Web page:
HUNGARY                                                                            Szeged


              Pécs                                                                                                                                                                                                                                                           featuring the Presevo Valley


                Mohács ( D a

                                                                 Bajmok                                         Senta                                                                                                                                                                     National capital
                                                                      Backa                                                                                                                                                                                                               Republic capital
                                                               Sombor Topola                                    Cik                                                                                                                                                                       Autonomous province capital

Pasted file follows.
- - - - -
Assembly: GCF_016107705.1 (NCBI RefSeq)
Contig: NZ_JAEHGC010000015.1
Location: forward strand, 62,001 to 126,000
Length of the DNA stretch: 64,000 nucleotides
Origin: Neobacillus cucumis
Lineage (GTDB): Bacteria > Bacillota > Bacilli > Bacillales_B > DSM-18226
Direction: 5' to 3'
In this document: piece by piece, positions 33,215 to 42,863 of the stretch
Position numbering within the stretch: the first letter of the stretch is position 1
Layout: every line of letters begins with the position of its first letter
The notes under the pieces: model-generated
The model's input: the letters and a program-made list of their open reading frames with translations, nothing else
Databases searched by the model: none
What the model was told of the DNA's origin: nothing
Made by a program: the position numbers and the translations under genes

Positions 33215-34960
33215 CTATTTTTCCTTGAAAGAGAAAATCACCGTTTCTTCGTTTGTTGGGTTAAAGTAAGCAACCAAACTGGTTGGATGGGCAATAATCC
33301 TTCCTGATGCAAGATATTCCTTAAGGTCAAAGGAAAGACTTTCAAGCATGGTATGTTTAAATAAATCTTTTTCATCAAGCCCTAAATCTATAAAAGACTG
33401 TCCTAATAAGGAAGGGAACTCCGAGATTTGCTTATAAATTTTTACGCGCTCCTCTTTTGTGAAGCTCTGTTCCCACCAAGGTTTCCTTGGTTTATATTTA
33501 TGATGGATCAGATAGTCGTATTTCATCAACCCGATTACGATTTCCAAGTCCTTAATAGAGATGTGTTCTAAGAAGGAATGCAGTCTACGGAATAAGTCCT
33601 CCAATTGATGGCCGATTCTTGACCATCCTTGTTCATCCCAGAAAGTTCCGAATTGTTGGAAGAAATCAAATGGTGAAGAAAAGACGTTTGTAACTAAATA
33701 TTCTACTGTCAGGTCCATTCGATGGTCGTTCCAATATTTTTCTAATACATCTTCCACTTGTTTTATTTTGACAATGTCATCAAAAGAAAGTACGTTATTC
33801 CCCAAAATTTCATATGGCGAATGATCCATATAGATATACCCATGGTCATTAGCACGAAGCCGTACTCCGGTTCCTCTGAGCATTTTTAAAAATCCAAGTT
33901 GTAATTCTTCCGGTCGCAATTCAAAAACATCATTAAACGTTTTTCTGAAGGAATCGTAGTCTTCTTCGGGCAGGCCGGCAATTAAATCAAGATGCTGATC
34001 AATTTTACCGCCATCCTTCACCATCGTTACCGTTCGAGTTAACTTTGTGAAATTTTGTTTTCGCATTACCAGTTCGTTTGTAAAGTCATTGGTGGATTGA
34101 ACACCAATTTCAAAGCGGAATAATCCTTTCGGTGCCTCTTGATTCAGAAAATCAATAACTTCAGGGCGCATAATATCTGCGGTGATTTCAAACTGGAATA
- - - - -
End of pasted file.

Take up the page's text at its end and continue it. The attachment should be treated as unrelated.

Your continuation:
Ada                                                                                                             Timisoara
                           Dr                                                    Sivac                                                                                                                                                                                                    Town, village
                             av                                                           Ve O              J        V              O          D      I               N       A
                                      Apatin                      Crvenka                                                                                                                                                                                                                 Major airport